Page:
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Jun 21, 2018

Getting to Know Whitney Grubbs: An Interview with our New Executive Director

Whitney Grubbs joined Chalkboard Project as executive director in May. We are thrilled to have her, not only does she hold vast education and policy expertise but she has a great sense of humor and an infectious laugh. We recently sat down with Whitney to learn more about her background as well as Chalkboard’s immediate priorities.

You were born and raised in Montana. How did you find your way to Oregon?

When you grow up in Montana, the closest big cities are Seattle and Portland, so if you dream of an urban experience it usually means going west.

  • Teacher Leadership
  • School Leadership
  • Student Success
  • Equity and Diversity
  • Educator Workforce
Feb 26, 2018

Interview with Oregon Student Voice member Ebado Abdi

We recently sat down with Ebado Abdi, a senior at West View High School in Beaverton, to find out more about an issue she is passionate about–elevating student voice. An active member of Oregon Student Voice, Ebado has great insight about how students are powerful change agents and how students and educators can work together to improve our school system.

This is your last year of high school before you go to college, looking back how was your overall experience in school?

  • School Leadership
  • Student Success
  • Equity and Diversity
Feb 8, 2018

Beyond good intentions: How school board members are making a difference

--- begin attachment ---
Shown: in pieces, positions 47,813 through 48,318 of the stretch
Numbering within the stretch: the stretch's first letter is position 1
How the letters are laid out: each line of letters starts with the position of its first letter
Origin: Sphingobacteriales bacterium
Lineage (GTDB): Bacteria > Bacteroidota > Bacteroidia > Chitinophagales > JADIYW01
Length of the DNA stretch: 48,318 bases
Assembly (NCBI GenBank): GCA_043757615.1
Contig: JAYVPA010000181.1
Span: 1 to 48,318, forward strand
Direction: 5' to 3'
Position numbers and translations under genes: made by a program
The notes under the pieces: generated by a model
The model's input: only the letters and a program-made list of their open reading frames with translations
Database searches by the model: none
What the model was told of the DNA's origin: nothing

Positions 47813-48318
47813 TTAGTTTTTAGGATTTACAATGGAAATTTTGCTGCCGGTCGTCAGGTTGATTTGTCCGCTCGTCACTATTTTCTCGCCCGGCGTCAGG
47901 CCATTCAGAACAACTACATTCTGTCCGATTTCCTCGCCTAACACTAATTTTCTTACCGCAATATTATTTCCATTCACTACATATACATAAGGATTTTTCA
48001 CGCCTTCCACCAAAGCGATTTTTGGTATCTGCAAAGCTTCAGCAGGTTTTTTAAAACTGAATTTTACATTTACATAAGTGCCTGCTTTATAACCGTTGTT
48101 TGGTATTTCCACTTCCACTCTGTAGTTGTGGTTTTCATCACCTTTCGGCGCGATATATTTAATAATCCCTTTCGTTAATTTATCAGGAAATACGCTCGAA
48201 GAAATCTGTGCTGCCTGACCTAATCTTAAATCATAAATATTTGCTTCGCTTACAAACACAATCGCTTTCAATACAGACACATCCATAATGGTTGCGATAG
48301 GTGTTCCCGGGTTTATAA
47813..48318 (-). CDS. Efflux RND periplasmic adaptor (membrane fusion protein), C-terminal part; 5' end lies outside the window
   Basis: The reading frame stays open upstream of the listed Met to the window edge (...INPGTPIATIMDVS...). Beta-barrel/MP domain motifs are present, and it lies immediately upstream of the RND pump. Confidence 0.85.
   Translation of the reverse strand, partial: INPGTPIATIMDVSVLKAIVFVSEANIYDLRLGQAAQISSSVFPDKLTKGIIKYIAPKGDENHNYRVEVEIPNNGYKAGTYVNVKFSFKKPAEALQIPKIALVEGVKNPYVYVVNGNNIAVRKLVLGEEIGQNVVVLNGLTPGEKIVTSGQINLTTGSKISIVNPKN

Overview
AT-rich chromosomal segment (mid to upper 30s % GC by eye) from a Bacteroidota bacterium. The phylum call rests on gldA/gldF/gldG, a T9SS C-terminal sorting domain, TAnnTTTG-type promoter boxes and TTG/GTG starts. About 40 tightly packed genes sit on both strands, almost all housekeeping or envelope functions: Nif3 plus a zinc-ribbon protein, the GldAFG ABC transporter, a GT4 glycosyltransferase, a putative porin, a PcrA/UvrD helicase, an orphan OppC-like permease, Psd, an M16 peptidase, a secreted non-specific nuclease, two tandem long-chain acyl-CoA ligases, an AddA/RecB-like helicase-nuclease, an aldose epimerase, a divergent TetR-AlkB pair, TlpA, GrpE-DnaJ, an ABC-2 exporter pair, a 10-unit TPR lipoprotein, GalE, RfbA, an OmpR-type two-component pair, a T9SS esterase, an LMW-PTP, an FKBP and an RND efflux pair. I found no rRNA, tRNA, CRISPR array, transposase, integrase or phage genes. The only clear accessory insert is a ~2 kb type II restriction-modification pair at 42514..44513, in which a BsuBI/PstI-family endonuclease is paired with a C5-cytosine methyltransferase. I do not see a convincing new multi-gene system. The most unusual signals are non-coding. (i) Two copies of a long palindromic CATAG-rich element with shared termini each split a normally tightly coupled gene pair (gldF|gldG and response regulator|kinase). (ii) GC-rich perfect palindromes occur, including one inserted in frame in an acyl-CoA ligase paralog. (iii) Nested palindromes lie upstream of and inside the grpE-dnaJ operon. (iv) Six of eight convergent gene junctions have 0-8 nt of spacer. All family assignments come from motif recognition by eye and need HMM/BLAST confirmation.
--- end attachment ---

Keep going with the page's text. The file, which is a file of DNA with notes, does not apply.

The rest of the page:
“Everyone who runs for a school board seat believes they are doing it to make a difference,” says Karen Starchvick, school board chair in the 6,000-student Medford Public Schools.

But what happens when good intentions are thwarted by a failure to focus or cooperate? How can a school board work as a team to make sure it is making the right choices to support equity for kids?

  • School Leadership
  • Student Success
  • Trainings
  • Equity and Diversity
Jan 4, 2018

Let’s Talk: How Conversations Around Equity Can Help Students Feel More Connected

In early December, the National Center for Education Statistics released its four-year graduation rate for school year 2015-16. The results indicate that Oregon high school students continue to struggle with graduating on time; our state ranked bottom third. Low graduation rates are caused by many factors including chronic absenteeism. Students that consistently miss school fall behind in their classes and often have difficultly catching up. How do we help and encourage students to consistently go to school so that they can graduate on time and set themselves up for future success?

  • Teacher Leadership
  • Student Success
  • Equity and Diversity

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